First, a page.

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Biphosphonate and Atrial Fibrillation


October 1, 2007, the US Food and drug Administration, the American's equivalent to the Saudi Food and Drug Authority (SFDA), announced ongoing review of safety information of Bisphosphonates Class (Alendronate (Fosamax, Fosamax once weekly), Etidronate (Didronel), Ibandronate (Boniva), Pamidronate (Aredia), Risedronate (Actonel, Actonel W/Calcium), Tiludronate (Skelid), and Zoledronic acid (Aclasta, Zometa).
Bisphosphonates are a class of drugs used primarily to increase bone mass and reduce the risk for fracture in patients with osteoporosis, slow bone turnover in patients with Paget's disease of the bone, treat bone metastases, and lower elevated levels of blood calcium in patients with cancer.

Publications in a recent issue of The New England Journal of Medicine have raised the question about the association of atrial fibrillation with the use of bisphosphonates. US FDA has reviewed some safety data and requested additional data to further evaluate the risk of atrial fibrillation in patients who take bisphosphonates.

An article and an accompanying letter to the editor in the May 3, 2007, issue of The New England Journal of Medicine describe increased rates of serious atrial fibrillation in two different studies of older women with osteoporosis treated with the bisphosphonates, Aclasta and Fosamax. In both studies, more women who received one of the bisphosphonates (Aclasta-1.3% or Fosamax-1.5%) reportedly developed serious atrial fibrillation as compared to women who received placebo (Aclasta study-0.5%, Fosamax study-1.0%). In both studies, the rates of all atrial fibrillation (serious plus nonserious) were not significantly different between groups treated with bisphosphonate versus placebo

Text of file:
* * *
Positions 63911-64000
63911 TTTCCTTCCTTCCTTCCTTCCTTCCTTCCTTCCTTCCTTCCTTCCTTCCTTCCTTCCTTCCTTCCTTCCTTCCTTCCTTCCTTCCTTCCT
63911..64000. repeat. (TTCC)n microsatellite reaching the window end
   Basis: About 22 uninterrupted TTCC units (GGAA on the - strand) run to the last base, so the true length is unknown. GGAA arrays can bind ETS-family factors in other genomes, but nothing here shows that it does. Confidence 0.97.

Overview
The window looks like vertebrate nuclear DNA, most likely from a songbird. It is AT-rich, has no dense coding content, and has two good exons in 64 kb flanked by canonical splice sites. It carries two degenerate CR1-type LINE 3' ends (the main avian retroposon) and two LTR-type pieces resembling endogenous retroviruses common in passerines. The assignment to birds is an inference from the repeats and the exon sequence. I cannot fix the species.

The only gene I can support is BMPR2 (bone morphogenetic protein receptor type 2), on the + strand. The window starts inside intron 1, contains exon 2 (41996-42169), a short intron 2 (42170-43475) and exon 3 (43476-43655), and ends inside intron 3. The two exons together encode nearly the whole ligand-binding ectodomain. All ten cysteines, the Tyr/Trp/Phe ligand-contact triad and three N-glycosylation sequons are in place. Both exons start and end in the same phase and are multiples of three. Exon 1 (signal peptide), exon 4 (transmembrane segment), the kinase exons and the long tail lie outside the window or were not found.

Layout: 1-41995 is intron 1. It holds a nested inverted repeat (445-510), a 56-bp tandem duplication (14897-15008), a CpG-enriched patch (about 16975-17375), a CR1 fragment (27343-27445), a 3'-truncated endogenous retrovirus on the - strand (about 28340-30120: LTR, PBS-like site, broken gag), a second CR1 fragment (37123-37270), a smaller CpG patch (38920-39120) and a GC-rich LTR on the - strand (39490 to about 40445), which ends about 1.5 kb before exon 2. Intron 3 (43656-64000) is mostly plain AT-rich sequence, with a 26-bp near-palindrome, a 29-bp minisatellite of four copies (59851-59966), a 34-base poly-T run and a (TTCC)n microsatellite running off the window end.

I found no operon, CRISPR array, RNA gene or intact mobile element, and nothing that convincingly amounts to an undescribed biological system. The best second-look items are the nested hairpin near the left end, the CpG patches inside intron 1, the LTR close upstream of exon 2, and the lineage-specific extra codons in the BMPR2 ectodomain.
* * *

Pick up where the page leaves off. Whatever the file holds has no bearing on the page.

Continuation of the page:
The US FDA reviewed spontaneous post-marketing reports of atrial fibrillation reported in association with oral and intravenous bisphosphonates and did not identify a population of bisphosphonate users at increased risk of atrial fibrillation. In addition, as part of the data review for the recent approval of once-yearly Aclasta for the treatment of postmenopausal osteoporosis, the US FDA evaluated the possible association between atrial fibrillation and the use of Aclasta. Most cases of atrial fibrillation occurred more than a month after drug infusion. Also, in a subset of patients monitored by electrocardiogram up to the 11th day following infusion, there was no significant difference in the prevalence of atrial fibrillation between patients who received Aclasta and patients who received placebo.

US FDA is seeking additional data to allow for an in-depth evaluation of the atrial fibrillation issue for the entire class of bisphosphonates. It may take up to 12 months to complete the evaluation at which time US FDA will communicate the conclusions and any resulting recommendations to the public. Moreover, FDA is continuing to monitor spontaneous post-marketing reports of atrial fibrillation reported in patients who have taken bisphosphonates.

Action that Healthcare Professional should follow:

  • Upon initial review, it is unclear how these data on serious atrial fibrillation should be interpreted. Therefore, SFDA does not believe that healthcare providers or patients should change either their prescribing practices or their use of bisphosphonates at this time.
  •    Posting this information does not mean that FDA has concluded there is a causal relationship between the drug products and the emerging safety issue

Report Adverse Drug Reactions to the Saudi FDA:

The public and health professionals are encouraged to report adverse drug reactions to the National Pharmacovigilance Center on the Internet at: